Scott Cassel, PSI - scott at productstewardship.us<mailto:scott at productstewardship.us> - (617) 236-4822
Suzy Whalen, PSI - suzy at productstewardship.us<mailto:suzy at productstewardship.us> - (617) 236-8293

Governor Signs Massachusetts Drug Abuse Prevention Bill,
First State to Mandate Drug Take-Back Program

Requires manufacturers to finance and manage safe disposal program
for leftover medications

Massachusetts - Today, Massachusetts Governor Charlie Baker signed into law a bill<https://malegislature.gov/Document/Bill/189/House/H4056.pdf> that made Massachusetts the first state in the nation to require drug companies to safely dispose of unwanted medications as part of a comprehensive drug abuse prevention strategy.

"An important goal of this comprehensive bill was to get every part of our health care system involved in reducing the misuse of opiate pills," said Senator John F. Keenan (D - Quincy), who first introduced the drug stewardship legislation, and is vice chair of a special Senate committee formed to address the state's opioid problem. "Today, for the first time, we are saying that pharmaceutical manufacturers cannot just profit from this epidemic, but must play an active role in ending it. I am very proud that Massachusetts has taken this step."

Over $1 billion<http://www.ncdoi.com/OSFM/safekids/Documents/OMCWhitePaper.pdf> in leftover drugs are thrown in the trash, flushed, or consigned to medicine cabinets each year. Drugs left in the home can get into the hands of children and potential addicts. Prescription drug abuse is the fastest growing drug problem<http://www.cdc.gov/drugoverdose/index.html> in the U.S. Last year, Massachusetts had 1,256 accidental drug-related deaths. When flushed or put in the trash, over-the-counter medications and prescription drugs can potentially contaminate waterways and the drinking water supply<http://www.productstewardship.us/?1019>.

"Our research has shown that pharmaceuticals from household wastewater end up in our waterways and ultimately our drinking water supplies," said Laurel Schaider, research scientist at the Silent Spring Institute<http://www.silentspring.org/>. "Preventing unwanted and expired medications from being thrown out or flushed down the drain will help keep pharmaceuticals out of the environment, and drug take-back programs can accomplish this goal."

"We applaud Massachusetts for recognizing that drug companies are responsible for safely managing leftover medicine and that this is a key element in reducing drug abuse," said Scott Cassel, chief executive officer of the Product Stewardship Institute<http://www.productstewardship.us/>, which has promoted drug take back nationwide for the past decade. "This law will save money for Massachusetts governments, which traditionally bear the burden of paying for proper disposal. It will also cover the cost of safe medication disposal<http://c.ymcdn.com/sites/www.productstewardship.us/resource/resmgr/Pharms_reports_factsheets/PSI_Pharms_Disposal_2014_WEB.pdf>, including at local pharmacies that are pillars of our communities."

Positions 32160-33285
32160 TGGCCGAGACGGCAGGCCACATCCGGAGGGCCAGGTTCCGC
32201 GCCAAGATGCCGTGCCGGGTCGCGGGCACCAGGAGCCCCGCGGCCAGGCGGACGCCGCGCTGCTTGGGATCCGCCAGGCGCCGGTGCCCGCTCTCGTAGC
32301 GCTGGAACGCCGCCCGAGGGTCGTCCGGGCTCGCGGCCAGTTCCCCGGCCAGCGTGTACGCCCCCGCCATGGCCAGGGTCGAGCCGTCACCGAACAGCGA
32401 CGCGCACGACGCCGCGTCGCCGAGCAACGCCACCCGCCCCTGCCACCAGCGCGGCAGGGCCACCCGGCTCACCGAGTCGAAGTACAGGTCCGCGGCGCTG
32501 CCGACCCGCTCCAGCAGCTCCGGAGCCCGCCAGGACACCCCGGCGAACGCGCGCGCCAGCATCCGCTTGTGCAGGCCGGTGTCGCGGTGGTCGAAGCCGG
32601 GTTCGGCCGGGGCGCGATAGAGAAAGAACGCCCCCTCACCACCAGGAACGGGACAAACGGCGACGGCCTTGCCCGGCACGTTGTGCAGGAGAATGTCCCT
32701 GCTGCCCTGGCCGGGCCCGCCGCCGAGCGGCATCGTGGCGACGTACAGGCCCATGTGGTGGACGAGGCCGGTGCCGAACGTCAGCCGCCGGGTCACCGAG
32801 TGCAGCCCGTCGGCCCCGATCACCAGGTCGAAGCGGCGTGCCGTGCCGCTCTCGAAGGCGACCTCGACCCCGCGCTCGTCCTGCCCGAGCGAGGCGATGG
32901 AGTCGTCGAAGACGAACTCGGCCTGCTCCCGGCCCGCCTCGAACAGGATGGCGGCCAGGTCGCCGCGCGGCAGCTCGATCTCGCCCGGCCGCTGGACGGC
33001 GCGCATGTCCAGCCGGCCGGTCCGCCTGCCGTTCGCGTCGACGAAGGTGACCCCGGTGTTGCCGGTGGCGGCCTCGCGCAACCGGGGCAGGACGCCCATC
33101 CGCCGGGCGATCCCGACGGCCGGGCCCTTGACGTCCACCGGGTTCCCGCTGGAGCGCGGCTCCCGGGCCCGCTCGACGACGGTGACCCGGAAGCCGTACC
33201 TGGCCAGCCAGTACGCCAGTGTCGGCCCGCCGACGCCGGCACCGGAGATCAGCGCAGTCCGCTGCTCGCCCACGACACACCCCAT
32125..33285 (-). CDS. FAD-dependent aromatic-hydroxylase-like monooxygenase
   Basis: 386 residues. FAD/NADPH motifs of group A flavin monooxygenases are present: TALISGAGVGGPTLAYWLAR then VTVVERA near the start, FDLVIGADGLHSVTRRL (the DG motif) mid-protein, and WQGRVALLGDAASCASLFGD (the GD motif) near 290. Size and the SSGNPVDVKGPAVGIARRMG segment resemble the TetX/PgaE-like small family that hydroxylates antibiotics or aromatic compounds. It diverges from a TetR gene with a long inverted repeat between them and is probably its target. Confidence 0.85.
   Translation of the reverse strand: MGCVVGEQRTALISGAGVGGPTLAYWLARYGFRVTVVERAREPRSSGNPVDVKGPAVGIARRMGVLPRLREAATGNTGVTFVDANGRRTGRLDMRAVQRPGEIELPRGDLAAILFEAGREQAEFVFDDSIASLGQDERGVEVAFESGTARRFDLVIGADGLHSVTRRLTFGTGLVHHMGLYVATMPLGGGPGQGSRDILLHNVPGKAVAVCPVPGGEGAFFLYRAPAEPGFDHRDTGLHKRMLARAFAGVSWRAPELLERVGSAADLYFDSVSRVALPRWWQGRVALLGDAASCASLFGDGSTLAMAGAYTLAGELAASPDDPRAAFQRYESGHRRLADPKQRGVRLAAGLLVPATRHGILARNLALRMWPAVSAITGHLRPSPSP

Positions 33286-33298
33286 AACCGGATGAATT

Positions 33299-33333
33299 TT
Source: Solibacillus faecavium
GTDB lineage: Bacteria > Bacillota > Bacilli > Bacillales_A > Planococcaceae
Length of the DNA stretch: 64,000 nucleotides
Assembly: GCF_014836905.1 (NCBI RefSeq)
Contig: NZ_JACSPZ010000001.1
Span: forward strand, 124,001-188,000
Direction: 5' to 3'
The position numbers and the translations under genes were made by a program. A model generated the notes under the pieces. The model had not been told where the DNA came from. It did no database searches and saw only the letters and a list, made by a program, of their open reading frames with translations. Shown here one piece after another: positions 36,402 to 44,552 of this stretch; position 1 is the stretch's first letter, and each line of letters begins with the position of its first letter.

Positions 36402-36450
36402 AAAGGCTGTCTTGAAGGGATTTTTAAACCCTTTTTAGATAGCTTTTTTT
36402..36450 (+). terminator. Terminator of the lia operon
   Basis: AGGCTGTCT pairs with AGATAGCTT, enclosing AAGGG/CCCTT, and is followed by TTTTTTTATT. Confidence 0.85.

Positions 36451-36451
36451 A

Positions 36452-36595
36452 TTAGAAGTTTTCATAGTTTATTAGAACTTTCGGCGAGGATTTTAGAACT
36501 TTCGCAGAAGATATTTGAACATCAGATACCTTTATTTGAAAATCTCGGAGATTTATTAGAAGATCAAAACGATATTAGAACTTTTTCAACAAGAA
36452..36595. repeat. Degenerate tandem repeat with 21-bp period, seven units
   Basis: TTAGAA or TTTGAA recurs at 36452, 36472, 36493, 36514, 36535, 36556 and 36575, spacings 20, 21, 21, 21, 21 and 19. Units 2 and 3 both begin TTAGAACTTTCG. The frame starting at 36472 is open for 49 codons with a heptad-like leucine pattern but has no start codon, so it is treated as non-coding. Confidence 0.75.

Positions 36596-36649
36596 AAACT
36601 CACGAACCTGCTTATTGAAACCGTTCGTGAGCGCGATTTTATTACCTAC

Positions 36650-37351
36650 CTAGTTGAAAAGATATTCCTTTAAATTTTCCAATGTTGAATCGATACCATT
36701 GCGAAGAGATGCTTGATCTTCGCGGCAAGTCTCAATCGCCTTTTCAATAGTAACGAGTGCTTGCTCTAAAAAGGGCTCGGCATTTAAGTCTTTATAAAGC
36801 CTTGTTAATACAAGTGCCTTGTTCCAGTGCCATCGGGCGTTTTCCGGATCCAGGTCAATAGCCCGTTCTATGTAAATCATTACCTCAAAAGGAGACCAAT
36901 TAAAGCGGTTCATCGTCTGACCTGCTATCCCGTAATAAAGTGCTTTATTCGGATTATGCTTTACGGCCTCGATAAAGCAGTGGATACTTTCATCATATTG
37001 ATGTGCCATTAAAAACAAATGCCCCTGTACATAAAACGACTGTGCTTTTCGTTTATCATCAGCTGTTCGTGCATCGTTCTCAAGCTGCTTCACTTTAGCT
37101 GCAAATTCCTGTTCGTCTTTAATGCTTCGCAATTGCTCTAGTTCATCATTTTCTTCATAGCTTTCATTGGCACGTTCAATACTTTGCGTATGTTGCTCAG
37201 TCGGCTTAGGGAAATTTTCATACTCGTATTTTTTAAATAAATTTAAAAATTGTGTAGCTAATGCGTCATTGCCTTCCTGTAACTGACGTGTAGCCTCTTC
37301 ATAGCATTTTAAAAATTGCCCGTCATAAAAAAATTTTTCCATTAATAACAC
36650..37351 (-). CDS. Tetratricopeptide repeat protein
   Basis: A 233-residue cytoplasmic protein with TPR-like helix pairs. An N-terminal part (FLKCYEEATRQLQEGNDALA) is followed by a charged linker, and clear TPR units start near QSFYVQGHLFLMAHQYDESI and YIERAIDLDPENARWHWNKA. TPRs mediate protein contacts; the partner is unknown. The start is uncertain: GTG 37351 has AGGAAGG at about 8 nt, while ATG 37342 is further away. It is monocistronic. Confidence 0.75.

Since 2012, seven counties on the West Coast - six in California (Alameda, San Francisco, San Mateo, Santa Clara, Santa Cruz, and Marin) and one in Washington (King) - passed laws that shift the cost burden for collecting and properly managing prescription drugs to drug makers. These laws will serve to guide the Massachusetts Department of Public Health as they develop rules and regulations to implement the new state law so that it is effective.

Learn more about the Product Stewardship Institute's work on pharmaceuticals on the website<http://www.productstewardship.us/?page=Pharmaceuticals>, or contact Vivian Futran Fuhrman<mailto:vivian at productstewardship.us> at (617) 236-4771.


About the Product Stewardship Institute:
The Product Stewardship Institute<http://www.productstewardship.us/> (PSI) is a national, membership-based nonprofit committed to reducing the health, safety, and environmental impacts of consumer products across their life cycle with a strong focus on sustainable end-of-life management. Headquartered in Boston, Mass., PSI takes a unique product stewardship approach to solving waste management problems by encouraging product design changes and mediating stakeholder dialogues. With 47 state environmental agency members, along with hundreds of local government members from coast-to-coast, and 110 corporate, business, academic, non-U.S. government, and organizational partners, we work to design, implement, evaluate, strengthen, and promote both legislative and voluntary product stewardship initiatives across North America. Like us on Facebook<http://www.facebook.com/productstewardship> or follow us on Twitter<http://www.twitter.com/productsteward>.